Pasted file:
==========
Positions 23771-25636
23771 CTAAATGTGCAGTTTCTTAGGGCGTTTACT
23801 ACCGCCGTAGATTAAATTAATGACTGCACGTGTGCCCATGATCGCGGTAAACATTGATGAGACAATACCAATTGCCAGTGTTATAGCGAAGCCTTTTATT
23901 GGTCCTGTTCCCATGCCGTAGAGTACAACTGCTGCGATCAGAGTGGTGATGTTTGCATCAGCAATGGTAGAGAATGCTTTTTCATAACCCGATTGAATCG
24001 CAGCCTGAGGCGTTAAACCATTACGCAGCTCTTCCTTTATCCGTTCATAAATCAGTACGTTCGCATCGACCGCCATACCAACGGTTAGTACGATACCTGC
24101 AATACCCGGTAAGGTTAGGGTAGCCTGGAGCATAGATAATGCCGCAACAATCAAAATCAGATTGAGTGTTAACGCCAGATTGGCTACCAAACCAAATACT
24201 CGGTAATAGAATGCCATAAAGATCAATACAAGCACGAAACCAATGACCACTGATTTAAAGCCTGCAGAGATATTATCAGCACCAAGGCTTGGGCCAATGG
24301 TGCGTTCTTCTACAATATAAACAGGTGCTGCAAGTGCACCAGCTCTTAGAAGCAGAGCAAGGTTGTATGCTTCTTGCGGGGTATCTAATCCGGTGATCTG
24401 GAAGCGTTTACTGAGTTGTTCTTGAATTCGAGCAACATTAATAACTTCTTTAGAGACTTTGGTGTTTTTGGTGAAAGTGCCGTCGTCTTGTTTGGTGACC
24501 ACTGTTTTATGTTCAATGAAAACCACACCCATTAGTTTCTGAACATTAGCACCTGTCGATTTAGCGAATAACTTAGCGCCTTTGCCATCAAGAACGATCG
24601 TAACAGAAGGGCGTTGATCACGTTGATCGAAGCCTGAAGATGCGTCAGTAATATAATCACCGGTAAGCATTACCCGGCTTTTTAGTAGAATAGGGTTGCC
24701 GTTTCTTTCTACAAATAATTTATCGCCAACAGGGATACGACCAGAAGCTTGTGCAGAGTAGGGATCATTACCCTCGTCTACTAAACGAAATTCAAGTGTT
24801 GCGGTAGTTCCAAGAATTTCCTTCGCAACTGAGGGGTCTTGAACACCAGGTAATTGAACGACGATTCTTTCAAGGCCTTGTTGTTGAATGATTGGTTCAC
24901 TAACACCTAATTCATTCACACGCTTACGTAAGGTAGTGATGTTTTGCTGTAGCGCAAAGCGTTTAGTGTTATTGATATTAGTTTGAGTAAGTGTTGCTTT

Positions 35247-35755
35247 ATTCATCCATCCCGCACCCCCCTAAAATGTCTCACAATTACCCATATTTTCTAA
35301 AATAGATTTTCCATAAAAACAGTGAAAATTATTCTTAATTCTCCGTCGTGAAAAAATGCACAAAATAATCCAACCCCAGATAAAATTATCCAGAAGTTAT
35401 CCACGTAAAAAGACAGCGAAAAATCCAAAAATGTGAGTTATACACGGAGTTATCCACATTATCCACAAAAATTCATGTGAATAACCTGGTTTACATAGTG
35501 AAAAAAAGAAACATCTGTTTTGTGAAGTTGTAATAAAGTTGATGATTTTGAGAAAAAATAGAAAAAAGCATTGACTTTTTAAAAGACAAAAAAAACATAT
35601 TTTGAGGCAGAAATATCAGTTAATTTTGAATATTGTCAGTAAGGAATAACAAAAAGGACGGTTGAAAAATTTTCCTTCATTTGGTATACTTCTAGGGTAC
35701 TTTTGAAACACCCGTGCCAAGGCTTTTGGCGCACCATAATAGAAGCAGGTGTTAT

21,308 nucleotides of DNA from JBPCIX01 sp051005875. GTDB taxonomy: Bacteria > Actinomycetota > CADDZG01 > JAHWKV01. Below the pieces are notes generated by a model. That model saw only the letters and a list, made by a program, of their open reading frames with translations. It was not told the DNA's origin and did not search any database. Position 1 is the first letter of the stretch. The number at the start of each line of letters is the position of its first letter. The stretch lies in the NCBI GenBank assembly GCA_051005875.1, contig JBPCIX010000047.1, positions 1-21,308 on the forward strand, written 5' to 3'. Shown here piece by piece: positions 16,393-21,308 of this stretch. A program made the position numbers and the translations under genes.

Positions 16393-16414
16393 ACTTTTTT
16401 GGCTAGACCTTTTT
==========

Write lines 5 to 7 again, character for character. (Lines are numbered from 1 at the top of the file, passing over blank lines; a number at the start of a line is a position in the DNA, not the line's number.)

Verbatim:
24001 CAGCCTGAGGCGTTAAACCATTACGCAGCTCTTCCTTTATCCGTTCATAAATCAGTACGTTCGCATCGACCGCCATACCAACGGTTAGTACGATACCTGC
24101 AATACCCGGTAAGGTTAGGGTAGCCTGGAGCATAGATAATGCCGCAACAATCAAAATCAGATTGAGTGTTAACGCCAGATTGGCTACCAAACCAAATACT
24201 CGGTAATAGAATGCCATAAAGATCAATACAAGCACGAAACCAATGACCACTGATTTAAAGCCTGCAGAGATATTATCAGCACCAAGGCTTGGGCCAATGG